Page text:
Biomass & Bioenergy, Vol.81, 483-489, 2015
Sickle bush (Dichrostachys cinerea L.) field performance and physical chemical property assessment for energy purposes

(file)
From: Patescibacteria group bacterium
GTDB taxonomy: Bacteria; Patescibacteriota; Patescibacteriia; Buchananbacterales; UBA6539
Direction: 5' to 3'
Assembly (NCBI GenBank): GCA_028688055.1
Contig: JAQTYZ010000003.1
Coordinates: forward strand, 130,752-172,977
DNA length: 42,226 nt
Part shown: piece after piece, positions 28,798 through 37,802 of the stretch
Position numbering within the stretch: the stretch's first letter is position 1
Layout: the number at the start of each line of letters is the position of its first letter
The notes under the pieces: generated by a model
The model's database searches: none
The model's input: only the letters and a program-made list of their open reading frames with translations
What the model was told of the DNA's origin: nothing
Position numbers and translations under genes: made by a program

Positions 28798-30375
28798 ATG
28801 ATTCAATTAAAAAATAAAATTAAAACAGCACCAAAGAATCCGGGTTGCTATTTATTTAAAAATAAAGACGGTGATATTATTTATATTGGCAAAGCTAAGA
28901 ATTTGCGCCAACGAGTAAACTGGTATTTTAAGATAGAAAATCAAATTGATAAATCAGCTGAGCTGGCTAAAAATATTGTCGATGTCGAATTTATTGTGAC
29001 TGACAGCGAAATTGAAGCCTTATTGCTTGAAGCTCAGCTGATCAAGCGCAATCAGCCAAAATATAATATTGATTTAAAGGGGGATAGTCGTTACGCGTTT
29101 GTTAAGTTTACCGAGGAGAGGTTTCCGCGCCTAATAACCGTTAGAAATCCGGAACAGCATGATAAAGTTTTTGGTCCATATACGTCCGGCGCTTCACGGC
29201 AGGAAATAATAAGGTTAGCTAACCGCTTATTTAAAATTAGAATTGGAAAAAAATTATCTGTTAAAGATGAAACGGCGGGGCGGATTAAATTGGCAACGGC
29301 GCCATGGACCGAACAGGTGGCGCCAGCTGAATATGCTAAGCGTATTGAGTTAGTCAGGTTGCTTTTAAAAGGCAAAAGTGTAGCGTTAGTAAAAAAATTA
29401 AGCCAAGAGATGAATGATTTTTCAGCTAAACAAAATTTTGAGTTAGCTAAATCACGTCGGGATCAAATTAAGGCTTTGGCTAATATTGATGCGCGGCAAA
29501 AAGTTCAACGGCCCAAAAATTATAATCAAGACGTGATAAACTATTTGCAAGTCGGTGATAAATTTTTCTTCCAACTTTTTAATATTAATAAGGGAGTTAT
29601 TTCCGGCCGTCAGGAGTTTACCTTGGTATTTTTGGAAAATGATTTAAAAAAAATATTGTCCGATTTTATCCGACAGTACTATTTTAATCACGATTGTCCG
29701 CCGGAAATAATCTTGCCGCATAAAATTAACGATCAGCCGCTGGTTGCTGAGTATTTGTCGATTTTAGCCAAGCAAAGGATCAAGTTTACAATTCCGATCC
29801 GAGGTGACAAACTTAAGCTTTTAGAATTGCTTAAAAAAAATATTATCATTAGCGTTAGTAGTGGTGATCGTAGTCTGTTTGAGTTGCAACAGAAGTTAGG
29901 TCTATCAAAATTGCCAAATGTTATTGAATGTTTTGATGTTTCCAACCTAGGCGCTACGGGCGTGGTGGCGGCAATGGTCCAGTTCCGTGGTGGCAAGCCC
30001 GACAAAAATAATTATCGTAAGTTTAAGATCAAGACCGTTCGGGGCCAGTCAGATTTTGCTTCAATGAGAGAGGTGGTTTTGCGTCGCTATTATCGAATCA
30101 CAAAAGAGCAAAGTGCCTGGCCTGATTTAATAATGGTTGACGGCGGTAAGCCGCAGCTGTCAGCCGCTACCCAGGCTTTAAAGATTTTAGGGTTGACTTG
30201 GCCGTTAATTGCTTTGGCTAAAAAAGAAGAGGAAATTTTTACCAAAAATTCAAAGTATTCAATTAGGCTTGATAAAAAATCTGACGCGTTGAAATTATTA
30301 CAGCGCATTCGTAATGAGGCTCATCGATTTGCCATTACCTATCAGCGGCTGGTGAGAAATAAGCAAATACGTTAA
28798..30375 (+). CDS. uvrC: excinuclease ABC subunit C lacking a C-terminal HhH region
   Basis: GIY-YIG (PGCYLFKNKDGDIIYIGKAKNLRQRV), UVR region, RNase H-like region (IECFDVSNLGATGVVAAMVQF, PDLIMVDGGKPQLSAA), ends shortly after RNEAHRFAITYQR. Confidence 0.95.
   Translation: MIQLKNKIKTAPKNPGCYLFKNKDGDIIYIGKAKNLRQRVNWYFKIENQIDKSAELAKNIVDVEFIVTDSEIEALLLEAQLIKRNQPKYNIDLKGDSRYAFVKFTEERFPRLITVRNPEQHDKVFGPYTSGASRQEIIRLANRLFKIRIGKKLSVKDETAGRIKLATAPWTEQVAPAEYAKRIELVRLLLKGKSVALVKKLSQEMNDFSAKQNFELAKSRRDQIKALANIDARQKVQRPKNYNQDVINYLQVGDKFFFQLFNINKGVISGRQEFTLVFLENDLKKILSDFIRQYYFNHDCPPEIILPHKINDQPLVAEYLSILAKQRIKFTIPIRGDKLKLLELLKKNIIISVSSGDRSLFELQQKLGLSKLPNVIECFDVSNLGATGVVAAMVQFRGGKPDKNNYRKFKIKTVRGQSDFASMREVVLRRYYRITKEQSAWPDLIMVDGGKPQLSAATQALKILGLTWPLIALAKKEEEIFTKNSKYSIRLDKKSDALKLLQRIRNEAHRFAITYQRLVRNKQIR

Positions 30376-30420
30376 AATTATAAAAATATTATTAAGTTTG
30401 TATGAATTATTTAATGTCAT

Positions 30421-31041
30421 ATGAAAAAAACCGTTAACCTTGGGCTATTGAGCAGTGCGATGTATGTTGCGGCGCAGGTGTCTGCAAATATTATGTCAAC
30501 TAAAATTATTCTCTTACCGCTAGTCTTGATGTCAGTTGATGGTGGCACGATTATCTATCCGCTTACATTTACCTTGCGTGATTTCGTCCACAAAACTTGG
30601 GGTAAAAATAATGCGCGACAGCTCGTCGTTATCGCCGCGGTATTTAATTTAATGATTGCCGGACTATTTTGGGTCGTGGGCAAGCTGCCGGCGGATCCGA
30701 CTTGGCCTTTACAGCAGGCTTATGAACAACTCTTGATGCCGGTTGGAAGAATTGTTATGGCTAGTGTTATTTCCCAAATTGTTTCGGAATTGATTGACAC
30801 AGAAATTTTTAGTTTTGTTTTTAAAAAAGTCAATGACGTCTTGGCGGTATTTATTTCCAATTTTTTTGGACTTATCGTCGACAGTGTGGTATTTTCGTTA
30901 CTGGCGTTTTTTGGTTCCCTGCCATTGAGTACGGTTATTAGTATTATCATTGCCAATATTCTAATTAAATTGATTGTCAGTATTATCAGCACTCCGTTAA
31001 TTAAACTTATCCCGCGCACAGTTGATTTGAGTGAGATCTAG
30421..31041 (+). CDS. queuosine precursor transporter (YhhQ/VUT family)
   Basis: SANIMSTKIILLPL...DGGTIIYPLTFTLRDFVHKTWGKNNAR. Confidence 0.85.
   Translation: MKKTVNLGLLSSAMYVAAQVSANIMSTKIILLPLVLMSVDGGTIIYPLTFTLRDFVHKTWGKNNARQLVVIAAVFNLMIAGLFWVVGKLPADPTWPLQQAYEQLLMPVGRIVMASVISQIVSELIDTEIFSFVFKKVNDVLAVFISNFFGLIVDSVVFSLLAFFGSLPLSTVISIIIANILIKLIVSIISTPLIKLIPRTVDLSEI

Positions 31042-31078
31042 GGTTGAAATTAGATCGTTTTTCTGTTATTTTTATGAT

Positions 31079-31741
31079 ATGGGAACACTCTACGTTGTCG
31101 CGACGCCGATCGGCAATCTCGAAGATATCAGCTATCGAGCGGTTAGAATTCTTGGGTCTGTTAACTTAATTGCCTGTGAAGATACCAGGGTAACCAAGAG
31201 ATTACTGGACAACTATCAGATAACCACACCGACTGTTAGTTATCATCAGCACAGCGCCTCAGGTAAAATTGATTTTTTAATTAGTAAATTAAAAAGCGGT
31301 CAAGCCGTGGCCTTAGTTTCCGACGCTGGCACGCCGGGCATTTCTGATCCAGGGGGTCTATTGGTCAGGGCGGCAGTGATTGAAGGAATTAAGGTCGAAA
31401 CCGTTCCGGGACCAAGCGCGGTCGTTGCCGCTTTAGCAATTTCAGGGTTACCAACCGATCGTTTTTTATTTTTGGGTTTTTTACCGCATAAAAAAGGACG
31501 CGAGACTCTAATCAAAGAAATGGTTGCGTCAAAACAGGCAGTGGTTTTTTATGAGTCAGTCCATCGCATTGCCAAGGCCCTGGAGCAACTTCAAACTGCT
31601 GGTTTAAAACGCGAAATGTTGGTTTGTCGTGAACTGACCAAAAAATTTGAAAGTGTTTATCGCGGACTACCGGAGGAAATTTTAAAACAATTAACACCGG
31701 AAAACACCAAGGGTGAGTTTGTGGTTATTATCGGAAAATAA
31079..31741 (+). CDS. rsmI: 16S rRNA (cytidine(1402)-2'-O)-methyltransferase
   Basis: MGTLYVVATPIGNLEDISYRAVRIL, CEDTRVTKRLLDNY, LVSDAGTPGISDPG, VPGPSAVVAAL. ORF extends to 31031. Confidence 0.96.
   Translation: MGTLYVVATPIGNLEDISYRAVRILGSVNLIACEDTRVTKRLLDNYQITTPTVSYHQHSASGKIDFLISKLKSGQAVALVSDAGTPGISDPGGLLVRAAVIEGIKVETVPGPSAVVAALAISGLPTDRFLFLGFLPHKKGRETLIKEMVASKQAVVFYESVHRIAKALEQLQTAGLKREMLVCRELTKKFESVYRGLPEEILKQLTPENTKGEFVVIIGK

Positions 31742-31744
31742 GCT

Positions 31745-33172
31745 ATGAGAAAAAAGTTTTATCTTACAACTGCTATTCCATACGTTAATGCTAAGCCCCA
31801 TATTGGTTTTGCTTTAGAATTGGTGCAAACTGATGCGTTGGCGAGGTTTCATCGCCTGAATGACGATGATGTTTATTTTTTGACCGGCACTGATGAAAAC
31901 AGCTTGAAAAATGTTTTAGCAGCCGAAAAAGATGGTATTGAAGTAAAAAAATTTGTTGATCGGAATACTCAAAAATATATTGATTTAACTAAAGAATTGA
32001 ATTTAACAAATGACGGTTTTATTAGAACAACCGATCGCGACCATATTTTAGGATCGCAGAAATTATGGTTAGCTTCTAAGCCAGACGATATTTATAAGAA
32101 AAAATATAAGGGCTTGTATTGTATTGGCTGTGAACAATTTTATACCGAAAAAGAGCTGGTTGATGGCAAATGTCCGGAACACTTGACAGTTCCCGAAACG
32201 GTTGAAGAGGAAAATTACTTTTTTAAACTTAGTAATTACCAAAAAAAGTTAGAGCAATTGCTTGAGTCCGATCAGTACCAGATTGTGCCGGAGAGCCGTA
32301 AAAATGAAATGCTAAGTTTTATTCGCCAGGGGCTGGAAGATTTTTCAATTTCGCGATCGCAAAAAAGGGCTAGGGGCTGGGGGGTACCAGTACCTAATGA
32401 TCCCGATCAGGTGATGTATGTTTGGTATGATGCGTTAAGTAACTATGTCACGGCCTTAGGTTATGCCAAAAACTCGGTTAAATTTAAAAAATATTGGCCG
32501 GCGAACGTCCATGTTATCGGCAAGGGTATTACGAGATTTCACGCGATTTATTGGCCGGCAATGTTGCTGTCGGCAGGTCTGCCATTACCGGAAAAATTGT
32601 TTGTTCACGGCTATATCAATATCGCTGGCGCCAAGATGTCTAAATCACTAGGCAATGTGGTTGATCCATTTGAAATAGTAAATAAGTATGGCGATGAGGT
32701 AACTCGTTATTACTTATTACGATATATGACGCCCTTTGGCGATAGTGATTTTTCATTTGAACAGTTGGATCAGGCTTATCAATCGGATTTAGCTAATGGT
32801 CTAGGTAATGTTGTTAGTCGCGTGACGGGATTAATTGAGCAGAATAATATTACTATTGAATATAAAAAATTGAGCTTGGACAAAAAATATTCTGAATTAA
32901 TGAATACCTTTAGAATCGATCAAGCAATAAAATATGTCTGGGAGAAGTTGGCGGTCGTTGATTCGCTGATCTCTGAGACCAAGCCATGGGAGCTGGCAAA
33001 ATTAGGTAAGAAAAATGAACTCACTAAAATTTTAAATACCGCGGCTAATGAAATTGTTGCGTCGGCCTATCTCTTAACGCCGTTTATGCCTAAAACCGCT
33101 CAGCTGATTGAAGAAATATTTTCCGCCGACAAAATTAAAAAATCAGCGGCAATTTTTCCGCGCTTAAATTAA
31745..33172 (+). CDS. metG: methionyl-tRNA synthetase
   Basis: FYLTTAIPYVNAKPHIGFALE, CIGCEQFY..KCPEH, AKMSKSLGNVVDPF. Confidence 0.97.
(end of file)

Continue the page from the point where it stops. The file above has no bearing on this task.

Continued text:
The sickle bush (Dichrostachys cinerea (L.) Wight & Arm) comprises a woody legume shrub which is widely distributed throughout of the tropical areas of Africa, Asia and Oceania, being found as well in Cuba where it represents a difficult to control invasive plant. It holds great silvopasture and energy crop potentials. In southwestern Spain a two year field trial was conducted contemplating also another six hardwood taxa commonly used as energy crops. The sickle bush above ground dry biomass fraction was 60.4%; sickle bush displayed a high transpiration rate during hot days (3.02 kg m(-2) d(-1) to 6.82 kg m(-2) d(-1)); cold winter temperatures (<-2 degrees C) together with hot and dry summer air (<20% relative humidity) committed survival and growth. The physical-chemical wood properties and the pellets thereof derived were analyzed and compared to those of the other energy crop taxa. The within other woody species normal chemical composition range coupled to a high wood density and energetic use properties (19.2 MJ kg(-1) higher heating value, 29 g kg(-1) ash content) all allow for an industrial use. Pellets evidenced also good physical and mechanical properties (690 kg m(-3) bulk density, 42 g kg(-1) moisture content). However, the mechanical durability (93.9%) was slightly less than that required by the non-industrial use standards, therefore further improvements should be studied. All of the above could encourage scrubland cuts in Cuba as a mechanical control method, in addition to the expansion of plantations within of their tropical climate based natural habitats. (C) 2015 Elsevier Ltd. All rights reserved.